EN – Why celebrate the beginning of a war, a friend of mine asked with mild criticism, one would expect that the end of war offers more reasons for joy? The remark was easy to counter by stating that it’s not so much a celebration, but rather a commemoration in honour of all casualties of WW1. Still, the question stuck. What exactly are we acting out today?
Although many of us have direct links to WW1 through their family history, the majority has no immediate connection with the war and its sufferings. We can identify, but the victims of that war were no part of our personal lives. This is not a personal or collective mourning process. So why all this energy, this will to participate in the commemorations? I cannot read it very clearly, I have to admit, and I hope someone somewhere is carrying out an interesting sociological research project on this topic. So rather than explaining, I would like to express what I hope the Centenary might achieve.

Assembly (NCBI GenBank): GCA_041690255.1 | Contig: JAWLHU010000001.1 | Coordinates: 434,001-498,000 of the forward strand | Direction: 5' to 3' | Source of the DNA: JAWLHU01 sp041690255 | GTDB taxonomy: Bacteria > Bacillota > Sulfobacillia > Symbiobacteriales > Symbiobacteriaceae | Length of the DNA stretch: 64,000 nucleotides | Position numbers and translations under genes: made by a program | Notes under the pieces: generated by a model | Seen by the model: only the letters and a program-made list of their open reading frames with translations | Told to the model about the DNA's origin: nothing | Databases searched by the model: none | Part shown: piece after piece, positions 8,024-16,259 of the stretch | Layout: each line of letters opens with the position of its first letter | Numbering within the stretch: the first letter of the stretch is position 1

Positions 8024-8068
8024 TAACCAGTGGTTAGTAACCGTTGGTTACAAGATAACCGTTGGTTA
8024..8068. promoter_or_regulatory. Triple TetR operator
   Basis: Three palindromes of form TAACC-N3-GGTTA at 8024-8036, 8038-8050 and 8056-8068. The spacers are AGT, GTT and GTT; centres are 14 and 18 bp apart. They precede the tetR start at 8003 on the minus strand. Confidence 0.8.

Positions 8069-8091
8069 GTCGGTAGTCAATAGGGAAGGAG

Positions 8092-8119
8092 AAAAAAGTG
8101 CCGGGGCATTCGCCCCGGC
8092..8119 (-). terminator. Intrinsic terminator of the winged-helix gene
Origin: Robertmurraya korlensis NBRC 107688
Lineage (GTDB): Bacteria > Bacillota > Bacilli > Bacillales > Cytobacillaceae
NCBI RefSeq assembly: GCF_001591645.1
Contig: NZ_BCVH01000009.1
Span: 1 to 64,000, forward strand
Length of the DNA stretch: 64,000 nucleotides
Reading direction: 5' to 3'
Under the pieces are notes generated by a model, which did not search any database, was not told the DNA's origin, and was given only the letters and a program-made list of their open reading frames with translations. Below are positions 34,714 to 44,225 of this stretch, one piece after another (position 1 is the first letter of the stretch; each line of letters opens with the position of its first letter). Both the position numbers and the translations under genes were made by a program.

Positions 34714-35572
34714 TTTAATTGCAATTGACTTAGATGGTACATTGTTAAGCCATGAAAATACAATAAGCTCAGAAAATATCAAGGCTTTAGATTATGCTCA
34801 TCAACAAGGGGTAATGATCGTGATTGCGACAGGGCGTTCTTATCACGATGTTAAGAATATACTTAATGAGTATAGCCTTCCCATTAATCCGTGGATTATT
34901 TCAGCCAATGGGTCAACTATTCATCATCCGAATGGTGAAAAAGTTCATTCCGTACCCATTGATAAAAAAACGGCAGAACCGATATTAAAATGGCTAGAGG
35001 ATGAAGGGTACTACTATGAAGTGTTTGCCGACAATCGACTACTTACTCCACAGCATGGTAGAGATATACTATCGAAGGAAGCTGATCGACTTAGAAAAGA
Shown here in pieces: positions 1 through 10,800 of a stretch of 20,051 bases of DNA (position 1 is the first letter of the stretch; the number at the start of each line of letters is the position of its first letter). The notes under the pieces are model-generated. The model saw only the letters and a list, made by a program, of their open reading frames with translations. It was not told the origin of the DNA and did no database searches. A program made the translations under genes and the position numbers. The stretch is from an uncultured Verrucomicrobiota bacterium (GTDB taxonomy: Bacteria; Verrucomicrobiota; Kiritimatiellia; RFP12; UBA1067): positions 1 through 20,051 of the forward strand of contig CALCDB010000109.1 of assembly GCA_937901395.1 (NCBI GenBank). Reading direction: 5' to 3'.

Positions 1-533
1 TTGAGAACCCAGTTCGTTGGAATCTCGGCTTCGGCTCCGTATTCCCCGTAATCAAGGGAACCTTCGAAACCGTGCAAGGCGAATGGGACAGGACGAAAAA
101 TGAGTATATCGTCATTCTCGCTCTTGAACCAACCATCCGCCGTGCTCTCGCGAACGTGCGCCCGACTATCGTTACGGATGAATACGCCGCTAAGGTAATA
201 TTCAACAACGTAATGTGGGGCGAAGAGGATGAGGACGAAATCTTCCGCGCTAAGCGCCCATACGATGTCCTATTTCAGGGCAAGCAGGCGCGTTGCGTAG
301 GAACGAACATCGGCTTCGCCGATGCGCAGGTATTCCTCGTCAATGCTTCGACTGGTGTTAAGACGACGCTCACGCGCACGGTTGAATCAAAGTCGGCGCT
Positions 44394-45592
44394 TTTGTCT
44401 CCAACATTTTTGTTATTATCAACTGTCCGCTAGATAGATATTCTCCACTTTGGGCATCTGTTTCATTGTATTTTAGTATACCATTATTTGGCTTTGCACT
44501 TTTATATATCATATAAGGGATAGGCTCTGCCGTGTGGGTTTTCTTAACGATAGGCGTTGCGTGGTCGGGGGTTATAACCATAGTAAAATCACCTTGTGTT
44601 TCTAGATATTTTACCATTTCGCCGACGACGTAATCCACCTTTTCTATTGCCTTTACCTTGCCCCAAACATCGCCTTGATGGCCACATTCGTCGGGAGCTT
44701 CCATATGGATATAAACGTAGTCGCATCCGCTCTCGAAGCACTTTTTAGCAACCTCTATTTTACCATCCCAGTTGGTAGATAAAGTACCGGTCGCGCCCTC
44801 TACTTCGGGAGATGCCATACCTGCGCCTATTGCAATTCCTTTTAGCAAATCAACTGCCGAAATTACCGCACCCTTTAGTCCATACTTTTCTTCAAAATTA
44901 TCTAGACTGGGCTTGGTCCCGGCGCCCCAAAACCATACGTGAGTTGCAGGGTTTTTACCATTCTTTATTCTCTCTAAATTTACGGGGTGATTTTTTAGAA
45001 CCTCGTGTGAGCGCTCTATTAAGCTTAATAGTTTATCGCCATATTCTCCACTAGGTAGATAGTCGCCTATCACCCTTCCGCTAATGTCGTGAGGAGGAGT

I’d wish that our capability to identify with the WW1 victims broadens up to a capacity to identify with all war victims of our own time. The list is painfully long, you can pick your choice: Ukraine, Syria, Lybia, Irak, Central African Republic, Israel, Palestine, …and have the hostilities in Afghanistan ended now? Don’t think so.
I’d wish that, while I consider this emotional identification an important thing, we don’t get stuck in it. Wooing the misery in the world is too easy, really. I’d wish more and more people move beyond this, and start exploring. Why do wars break out? (Nowadays you can read excellent books on this topic). Can humanity live without them? What are the conditions to preserve peace? Are we prepared to create them? Is war ever acceptible, and if yes, under which conditions? And how to apply all this to the world we live in today – what could be our next move to more peace?
That’s my personal wish on this 4th of August, 2014 – the day, 100 years ago, a war started that was supposed to end all wars.